Resource Fair educates community on sexual assault

(Left to right:) Staff Sgt. Margaret Stokes, of the 741st Military Intelligence Battalion, and Allison Dwan, a registered nurse and the sexual assault care coordinator for the garrison, talk with Sherry Williams, sexual assault response coordinator for Kimbrough Ambulatory Care Center, at the Resource Fair held Oct. 12 at McGill Training Center. (Photo by Lisa R. Rhodes)

After organizing a morning scavenger hunt to raise awareness about sexual assault, Latrice Washington-Williams thanked a small gathering of service members and DoD civilians for attending a resource fair aimed at combating sexual assault in the military’s ranks.

“Thank you for being here,” said Washington-Williams, the Navy civilian victim advocate for the Cryptologic Warfare Group 6. “We have a host of resources for you this year. … We want to eliminate this treacherous thing called sexual assault.”

For a second straight year, Fort Meade’s Navy Fleet and Family Support Center hosted the Sexual Assault Prevention and Response Resource Fair, which was held Oct. 12 at McGill Training Center.

Cryptologic Technician Networks 2 Asante Buzeneswatson, a victim advocate for CWG6, said the fair was important not only for his colleagues, but for ordinary people who may not think about the harm that sexual assault brings.

“It’s still an ongoing problem,” Buzeneswatson said. “It can happen to anyone. If you come here, they can provide you with the resources that victims need.”

Representatives from a wide range of community-based organizations participated in the fair. They included: Fort Meade’s Army Community Service; the Sexual Assault Prevention and Response Office and Behavioral Health Division at Kimbrough Ambulatory Care Center; Metropolitan Washington, D.C. Police; Mercy Medical Center; House of Ruth Maryland; YWCA of Anne Arundel County; New Hope Treatment Center; and the Naval Criminal Investigative Service at the U.S. Naval Academy in Annapolis.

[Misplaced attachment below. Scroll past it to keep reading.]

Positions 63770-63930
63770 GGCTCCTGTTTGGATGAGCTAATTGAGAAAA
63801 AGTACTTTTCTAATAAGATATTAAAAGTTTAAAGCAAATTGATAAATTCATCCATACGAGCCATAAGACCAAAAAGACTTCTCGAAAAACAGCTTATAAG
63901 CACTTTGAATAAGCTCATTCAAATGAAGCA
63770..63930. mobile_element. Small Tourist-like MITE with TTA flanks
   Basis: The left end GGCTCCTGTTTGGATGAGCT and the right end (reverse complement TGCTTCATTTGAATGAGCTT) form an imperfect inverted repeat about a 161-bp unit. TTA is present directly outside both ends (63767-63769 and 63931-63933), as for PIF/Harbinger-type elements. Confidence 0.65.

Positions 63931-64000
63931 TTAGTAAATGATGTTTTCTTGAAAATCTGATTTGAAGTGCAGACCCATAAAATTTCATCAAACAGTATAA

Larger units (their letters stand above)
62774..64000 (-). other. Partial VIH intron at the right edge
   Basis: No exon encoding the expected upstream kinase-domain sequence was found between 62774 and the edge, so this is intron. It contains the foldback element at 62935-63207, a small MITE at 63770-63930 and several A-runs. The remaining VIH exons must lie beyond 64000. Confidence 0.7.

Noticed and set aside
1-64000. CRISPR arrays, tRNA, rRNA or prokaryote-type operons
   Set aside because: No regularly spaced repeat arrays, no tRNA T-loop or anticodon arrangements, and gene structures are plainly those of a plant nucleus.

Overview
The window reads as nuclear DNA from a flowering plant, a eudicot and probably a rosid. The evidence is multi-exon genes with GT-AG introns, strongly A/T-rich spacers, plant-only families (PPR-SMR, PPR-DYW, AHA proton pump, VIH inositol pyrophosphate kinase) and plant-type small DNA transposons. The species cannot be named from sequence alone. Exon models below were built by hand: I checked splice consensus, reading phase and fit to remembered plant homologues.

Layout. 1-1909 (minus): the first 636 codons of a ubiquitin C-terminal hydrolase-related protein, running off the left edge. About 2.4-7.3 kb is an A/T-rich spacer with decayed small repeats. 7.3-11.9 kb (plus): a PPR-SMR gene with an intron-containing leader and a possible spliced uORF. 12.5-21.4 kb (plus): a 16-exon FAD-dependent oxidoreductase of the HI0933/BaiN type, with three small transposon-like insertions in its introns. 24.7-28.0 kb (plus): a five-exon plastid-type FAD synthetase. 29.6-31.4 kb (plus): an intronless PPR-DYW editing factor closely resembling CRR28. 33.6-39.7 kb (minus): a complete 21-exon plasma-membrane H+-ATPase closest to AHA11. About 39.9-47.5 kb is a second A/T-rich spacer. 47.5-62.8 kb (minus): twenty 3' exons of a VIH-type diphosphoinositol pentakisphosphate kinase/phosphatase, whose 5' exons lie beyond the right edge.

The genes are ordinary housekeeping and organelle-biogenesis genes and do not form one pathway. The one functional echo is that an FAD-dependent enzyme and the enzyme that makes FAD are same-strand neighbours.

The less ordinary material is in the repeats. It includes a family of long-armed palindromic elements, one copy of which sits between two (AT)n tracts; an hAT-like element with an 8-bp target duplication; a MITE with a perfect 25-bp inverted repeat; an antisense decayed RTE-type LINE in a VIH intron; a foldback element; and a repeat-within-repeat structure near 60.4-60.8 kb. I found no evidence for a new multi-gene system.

Most Vulnerable

Rita Robinson, a member of the Human Relations Task Force on Human Trafficking in Prince George’s County, said many of the people who are the victims of human traffickers may have also been sexually assaulted or are the survivors of domestic violence.

Traffickers seek people who are “looking for love and acceptance or are outside of the mainstream,” Robinson said. “They look for people who are vulnerable.”

The Washington-D.C. area, particularly the I-95 corridor, is a “hot bed” for human trafficking, Robinson said.

She said the area’s casinos, football stadiums and convention halls draw thousands of people, which allows human traffickers to “apply their trade.”

Victims of human trafficking, which includes both women and men, are often sexually abused by their traffickers and can be exploited in prostitution.

Robinson said her organization works to train law enforcement on how to investigate these cases and help survivors.

“This is a problem that is hidden in plain sight,” she said.